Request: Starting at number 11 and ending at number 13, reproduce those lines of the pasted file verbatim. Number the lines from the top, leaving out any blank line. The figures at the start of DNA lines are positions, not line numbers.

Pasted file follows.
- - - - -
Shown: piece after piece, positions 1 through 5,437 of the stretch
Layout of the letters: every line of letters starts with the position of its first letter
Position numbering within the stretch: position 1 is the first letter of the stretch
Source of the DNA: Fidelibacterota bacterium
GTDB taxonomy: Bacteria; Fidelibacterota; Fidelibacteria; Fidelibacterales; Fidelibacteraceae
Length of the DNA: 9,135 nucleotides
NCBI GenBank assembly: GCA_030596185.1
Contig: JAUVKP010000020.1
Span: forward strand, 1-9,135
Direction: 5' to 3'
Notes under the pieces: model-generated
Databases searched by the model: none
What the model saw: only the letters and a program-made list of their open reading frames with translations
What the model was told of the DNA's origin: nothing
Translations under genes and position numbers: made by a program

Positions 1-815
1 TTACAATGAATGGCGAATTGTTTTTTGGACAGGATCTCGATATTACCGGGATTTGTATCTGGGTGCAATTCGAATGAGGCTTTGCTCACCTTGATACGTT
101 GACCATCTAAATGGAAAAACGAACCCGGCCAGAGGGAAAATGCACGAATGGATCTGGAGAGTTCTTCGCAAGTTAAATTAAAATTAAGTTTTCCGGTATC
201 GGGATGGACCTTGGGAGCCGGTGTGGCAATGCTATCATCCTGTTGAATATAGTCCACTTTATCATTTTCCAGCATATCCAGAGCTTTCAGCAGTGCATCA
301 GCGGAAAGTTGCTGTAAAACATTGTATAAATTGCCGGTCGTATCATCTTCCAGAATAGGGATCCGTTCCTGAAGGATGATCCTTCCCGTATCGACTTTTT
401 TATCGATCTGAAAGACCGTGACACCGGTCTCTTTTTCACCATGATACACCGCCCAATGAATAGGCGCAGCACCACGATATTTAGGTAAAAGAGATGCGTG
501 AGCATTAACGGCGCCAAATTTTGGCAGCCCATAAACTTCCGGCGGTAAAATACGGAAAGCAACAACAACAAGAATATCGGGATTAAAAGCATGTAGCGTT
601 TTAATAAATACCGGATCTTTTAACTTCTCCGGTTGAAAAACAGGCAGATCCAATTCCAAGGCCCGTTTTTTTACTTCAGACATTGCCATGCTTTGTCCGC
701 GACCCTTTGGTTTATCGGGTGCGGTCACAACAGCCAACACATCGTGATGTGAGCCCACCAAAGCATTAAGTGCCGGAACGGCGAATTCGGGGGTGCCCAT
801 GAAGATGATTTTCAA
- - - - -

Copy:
Notes under the pieces: model-generated
Databases searched by the model: none
What the model saw: only the letters and a program-made list of their open reading frames with translations